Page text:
At the same time, it’s hard to envision a scenario where the Preds break into the elite group either. The Kings, Ducks, Blues, Blackhawks and Sharks are very likely to make up some combination of the top five. And it’s just as likely that one member of the Western elite will go on to hoist the Cup by the time it’s all over.
So that shifts the focus squarely to the middle tier. The challenge for your 2014-15 Predators is to knock the Coyotes, the Wild or the Avalanche out of the Nos. 6-8 seeds. Looking over those three, it would seem to me that the Avs are the most apt to re-appear in the postseason. That puts Arizona and Minnesota squarely in the Predators crosshairs. Season matchups versus the Wild – and there are five – should be just that… Wild. “Suuuuterrrrrr!!!!”
I’ve made this point before, but realignment makes for more interesting, more meaningful matchups earlier in the regular season. That couldn’t be more true for the 2014-15 Predators and the road ahead. Strap in and enjoy the ride… should be fun!!
Training camp 2014 draws to a close soon, and we look forward to the real deal on October 9. So I thought it would be worthwhile to walk through a little zone-by-zone primer in terms of the Predators new style of play.
Two things to key on here. First, the forwards will simply forecheck harder and with a larger presence. They’ll send two guys, rather than one, when the opposition has the puck in its zone. This means that this year’s team will need to be better conditioned and probably shorten their shifts on average to sustain increased pressure.
Second wrinkle is that the defense has the green light to pinch down more from the other team’s blue line. So on any puck that is rung around the boards to an opposition winger, you’re apt to see Shea Weber, Roman Josi, Seth Jones and company jump down hard to create a turnover and hold the zone. From the opposition’s point of view, this is tough to deal with when you’re now getting pressure from above and below the puck.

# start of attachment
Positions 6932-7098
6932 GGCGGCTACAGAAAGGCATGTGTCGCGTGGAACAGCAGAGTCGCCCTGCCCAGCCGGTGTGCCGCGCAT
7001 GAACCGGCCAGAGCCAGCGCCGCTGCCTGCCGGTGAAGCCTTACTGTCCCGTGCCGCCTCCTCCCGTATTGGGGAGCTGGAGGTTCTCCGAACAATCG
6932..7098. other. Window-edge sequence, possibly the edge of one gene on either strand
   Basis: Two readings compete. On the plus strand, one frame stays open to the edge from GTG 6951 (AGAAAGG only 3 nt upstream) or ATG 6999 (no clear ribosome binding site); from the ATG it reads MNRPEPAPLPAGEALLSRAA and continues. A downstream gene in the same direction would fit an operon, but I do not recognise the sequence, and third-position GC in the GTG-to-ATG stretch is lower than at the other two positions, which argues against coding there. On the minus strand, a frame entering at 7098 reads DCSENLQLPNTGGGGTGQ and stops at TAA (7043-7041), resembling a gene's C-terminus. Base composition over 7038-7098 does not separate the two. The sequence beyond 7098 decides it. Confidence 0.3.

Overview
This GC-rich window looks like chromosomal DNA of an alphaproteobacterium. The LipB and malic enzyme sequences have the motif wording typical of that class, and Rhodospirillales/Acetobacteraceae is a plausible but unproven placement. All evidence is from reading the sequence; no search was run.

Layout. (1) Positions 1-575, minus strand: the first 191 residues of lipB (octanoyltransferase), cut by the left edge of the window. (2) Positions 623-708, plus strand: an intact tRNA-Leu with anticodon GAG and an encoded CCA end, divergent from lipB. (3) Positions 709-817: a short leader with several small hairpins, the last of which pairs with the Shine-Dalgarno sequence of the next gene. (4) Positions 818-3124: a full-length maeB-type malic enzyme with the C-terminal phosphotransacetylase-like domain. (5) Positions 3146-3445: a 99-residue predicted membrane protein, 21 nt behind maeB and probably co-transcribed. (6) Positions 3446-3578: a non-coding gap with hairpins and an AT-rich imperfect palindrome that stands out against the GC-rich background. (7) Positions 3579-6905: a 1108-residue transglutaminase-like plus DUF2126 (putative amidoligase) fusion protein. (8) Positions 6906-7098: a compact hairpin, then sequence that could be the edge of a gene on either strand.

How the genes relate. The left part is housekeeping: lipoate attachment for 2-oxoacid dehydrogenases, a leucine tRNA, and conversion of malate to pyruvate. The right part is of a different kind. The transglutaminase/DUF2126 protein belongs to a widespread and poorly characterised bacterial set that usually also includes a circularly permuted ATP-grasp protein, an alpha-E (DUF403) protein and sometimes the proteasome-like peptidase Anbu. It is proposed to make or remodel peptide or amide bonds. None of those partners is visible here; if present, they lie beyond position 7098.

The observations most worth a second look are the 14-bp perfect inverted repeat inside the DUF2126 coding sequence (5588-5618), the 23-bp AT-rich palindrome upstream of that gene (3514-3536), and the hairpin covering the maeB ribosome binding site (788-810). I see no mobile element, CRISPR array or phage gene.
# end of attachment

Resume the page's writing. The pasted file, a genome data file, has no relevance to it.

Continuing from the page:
Not much to report on here, though I have picked up one observation through the preseason. On something like a faceoff loss in neutral ice, you should see the strong side forward force the opposition defender with the puck. He’ll try to steer that player to the outside in a trap style maneuver. The remaining Predators are stacked up at or near the blue line four across. The goal is to create a turnover at the Preds blue line or force the other side to have to dump the puck and concede possession.
We keep hearing the new system will add offense but can you add offense even when defending in your own end? Sounds odd I know, but yes. If you’re defending more aggressively – and you’re successful doing so – you should spend less time in your own end, right? And it follows that if you’re spending less time in the defensive zone you should be in your opponent’s end creating chances.
Head Coach Peter Laviolette’s team will try to accomplish this with at least two tweaks. One is by way of the swarm. Sounds pretty exotic, I know, but a lot of teams are playing this way now. Watch for the defenseman at the net front to jump into the fray when Nashville is defending deep in one corner once the puck goes to the wall. Typically, the net front defenseman will remain static in front of the Preds net as long as that two-on-two battle stays confined to his partner’s corner.
However, now under the Laviolette system, you’ll often see the net front defender jump into the battle in order to outman the two opposition forwards so as to regain possession of the puck. You saw this from the Preds in the past but there’s a key difference between then and now. Under Laviolette, the net front defenseman no longer has to wait for that puck to “die” (or stop) on the wall before he activates into the corner. He’ll jump in as soon as the puck goes to the wall even if it’s moving.
Second tweak is as follows: The left and right wingers will play lower in the zone when the puck is deep in Nashville’s end. The thinking here is that the wingers are more apt to create turnovers if they’re positioned deeper in the Preds zone.
Lots going on I know, but keep an eye out for some of this as it should be exciting!!
The following is the last of a four-part review of a summer’s worth of changes. Here, we focus on coaching.
Early in the offseason, the Predators made it clear that they were parting company with the only coach the organization had ever known in Barry Trotz. A few weeks of due diligence produced veteran bench boss, Peter Laviolette. In my estimation, this was the strongest candidate available to General Manager David Poile at that moment. There’s a lot to like here.
Coaching is 75 percent personality and 25 percent knowledge. A coach with a strong personality and the ability to communicate systems, structure and culture in a clear way will get the most from his group. This is where Laviolette is strong.